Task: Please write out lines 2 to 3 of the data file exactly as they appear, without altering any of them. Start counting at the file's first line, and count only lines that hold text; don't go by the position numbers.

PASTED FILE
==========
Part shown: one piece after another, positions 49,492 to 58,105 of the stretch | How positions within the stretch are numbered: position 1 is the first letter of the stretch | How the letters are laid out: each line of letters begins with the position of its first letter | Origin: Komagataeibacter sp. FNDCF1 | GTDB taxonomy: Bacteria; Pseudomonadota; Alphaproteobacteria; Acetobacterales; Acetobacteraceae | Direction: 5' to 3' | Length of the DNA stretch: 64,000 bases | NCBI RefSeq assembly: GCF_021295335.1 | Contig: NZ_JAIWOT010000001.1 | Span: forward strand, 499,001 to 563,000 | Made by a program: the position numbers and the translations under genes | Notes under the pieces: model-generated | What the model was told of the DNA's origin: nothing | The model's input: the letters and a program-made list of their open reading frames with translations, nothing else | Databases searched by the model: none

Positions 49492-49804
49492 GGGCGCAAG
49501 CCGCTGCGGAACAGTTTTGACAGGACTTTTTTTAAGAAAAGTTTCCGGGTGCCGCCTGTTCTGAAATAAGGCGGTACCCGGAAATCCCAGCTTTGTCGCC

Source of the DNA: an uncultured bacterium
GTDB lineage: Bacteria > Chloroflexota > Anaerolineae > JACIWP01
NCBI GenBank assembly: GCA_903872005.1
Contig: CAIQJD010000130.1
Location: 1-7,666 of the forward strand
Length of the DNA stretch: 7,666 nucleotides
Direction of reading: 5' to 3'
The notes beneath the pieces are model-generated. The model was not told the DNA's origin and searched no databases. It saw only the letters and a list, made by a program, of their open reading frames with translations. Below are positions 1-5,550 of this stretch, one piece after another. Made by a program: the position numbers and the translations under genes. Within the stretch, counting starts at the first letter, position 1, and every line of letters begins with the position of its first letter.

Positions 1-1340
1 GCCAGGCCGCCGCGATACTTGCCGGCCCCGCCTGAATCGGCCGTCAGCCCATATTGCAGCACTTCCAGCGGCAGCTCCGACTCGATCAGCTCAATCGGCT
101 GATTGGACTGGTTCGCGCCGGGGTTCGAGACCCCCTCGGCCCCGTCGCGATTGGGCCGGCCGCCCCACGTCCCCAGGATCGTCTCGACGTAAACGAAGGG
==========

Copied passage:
Positions 49492-49804
49492 GGGCGCAAG